Tomorrow Kenya will burn more than 100 tonnes of ivory, most of it hacked off elephants butchered by poachers.
It will be the biggest such burn in history and represents about 5% of the world’s ivory stockpiles and is a spectacular stunt designed to highlight the sheer size of the poaching crisis in Africa.
It is also controversial.
Some African nations believe the ivory should be sold on a regulated basis, in a controlled way.
Read more on this issue at ITV News: Stop the Slaughter
A legal market in ivory, they argue, will kill the black market, wipe out the profits of the criminal gangs and save animals.
However, others believe such legal sales will only drive demand.
It is a debate that rages while the crisis worsens.
A record number of elephants and rhino are being slaughtered in many parts of the world.
In our series Stopping the Slaughter, Prince William recently warned that we have only 5-10 years to save the rhino, maybe 20 years to save the elephant.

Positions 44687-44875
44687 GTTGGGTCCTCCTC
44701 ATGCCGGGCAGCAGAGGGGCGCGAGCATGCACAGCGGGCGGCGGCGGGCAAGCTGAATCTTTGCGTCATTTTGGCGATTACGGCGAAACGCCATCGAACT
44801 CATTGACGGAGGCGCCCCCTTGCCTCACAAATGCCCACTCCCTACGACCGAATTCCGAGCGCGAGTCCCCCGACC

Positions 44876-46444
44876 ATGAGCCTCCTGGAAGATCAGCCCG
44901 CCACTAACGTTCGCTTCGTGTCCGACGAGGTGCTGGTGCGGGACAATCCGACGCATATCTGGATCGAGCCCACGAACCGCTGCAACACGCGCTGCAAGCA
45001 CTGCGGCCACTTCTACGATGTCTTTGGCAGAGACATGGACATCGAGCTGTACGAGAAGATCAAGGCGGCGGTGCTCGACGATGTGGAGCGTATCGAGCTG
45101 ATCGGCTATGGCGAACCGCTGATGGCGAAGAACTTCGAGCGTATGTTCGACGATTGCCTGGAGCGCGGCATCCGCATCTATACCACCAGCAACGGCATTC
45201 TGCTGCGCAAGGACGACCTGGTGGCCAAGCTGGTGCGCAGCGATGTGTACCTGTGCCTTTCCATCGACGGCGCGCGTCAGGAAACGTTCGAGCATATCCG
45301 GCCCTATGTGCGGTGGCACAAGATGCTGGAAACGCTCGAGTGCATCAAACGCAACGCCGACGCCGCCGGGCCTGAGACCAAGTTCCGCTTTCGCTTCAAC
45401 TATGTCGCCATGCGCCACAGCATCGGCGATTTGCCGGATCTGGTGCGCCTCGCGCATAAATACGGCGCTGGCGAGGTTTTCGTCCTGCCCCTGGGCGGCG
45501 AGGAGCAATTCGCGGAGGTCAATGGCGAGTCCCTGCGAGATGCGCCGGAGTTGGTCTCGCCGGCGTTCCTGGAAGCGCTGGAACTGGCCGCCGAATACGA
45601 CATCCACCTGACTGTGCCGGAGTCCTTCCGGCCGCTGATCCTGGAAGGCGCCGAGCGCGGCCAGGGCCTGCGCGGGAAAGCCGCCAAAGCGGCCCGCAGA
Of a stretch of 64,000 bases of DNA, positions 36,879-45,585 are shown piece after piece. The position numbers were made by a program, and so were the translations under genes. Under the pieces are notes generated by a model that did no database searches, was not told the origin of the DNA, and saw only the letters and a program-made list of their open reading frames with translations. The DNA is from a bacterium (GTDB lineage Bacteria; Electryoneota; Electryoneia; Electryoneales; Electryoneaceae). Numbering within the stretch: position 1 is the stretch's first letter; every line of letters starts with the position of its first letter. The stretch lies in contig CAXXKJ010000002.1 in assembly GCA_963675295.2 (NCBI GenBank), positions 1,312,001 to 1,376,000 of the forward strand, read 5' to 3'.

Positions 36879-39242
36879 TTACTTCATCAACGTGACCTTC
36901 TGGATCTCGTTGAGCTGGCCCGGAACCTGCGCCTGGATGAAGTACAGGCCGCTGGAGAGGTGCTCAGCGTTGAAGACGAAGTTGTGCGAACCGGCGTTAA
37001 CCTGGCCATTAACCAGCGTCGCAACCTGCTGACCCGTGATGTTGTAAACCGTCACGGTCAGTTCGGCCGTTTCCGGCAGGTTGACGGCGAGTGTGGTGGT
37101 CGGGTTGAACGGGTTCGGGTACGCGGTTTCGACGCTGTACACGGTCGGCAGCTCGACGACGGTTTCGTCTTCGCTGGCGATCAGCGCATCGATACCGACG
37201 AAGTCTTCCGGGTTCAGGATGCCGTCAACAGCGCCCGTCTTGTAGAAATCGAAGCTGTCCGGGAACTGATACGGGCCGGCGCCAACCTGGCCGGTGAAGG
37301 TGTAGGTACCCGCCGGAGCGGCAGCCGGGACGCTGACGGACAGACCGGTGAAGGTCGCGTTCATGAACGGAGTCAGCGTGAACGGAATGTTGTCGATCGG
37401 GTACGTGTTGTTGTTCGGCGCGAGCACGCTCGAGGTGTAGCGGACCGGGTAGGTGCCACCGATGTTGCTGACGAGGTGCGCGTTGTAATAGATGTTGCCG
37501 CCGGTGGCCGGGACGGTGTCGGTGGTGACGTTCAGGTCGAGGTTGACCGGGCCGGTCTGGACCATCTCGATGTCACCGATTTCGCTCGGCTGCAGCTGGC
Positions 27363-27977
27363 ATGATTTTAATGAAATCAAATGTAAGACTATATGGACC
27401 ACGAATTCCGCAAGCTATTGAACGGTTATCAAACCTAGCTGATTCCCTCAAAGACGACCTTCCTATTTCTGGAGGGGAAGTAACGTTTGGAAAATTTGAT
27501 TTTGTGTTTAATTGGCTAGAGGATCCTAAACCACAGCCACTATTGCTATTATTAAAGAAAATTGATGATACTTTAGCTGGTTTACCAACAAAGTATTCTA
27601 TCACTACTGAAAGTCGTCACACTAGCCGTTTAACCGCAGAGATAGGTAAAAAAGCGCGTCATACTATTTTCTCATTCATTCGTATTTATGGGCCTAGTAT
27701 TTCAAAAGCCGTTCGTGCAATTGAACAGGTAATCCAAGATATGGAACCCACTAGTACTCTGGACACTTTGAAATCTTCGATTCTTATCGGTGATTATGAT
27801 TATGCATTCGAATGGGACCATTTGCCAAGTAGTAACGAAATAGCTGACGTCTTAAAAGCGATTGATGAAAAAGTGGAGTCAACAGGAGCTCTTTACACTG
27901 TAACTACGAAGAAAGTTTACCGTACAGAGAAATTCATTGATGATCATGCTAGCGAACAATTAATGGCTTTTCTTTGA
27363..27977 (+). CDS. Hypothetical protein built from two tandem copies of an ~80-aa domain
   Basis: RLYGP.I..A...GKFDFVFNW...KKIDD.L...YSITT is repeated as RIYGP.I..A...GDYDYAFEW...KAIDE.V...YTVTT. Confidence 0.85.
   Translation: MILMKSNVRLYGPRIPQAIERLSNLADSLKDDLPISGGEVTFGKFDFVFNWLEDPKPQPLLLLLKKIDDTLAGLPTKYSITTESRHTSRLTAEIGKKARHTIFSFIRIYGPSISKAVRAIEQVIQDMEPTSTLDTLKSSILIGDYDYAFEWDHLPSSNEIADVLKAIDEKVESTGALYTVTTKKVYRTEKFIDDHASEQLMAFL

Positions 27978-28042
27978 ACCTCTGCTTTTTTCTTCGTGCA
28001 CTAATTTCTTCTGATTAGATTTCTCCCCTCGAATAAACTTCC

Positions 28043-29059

Now, the wildlife campaigner Joanna Lumley has had her say.
She feels the only solution is to curb demand ,which means taking on the might of China and persuading the authorities there to fulfill their promise to ban ivory sales.
She says it is now time to get tough and to link trade with China to an agreement by Beijing to ban the domestic market in ivory.
It is a bold call. The harsh reality is that most Western nations would have more to lose from trade sanctions than the Chinese.
It won't happen, but she is making her point in our interview today and she is making it powerfully.
She has lobbied Chinese diplomats here in London and feels very strongly that the end to the crisis is in China’s hands.
She also disagrees with Prince William, who told me a few weeks ago that trophy hunting was acceptable in very limited circumstances.
Joanna says it is never acceptable.
"If you want to take down a cheetah, try it with your bare hands and see how you get on."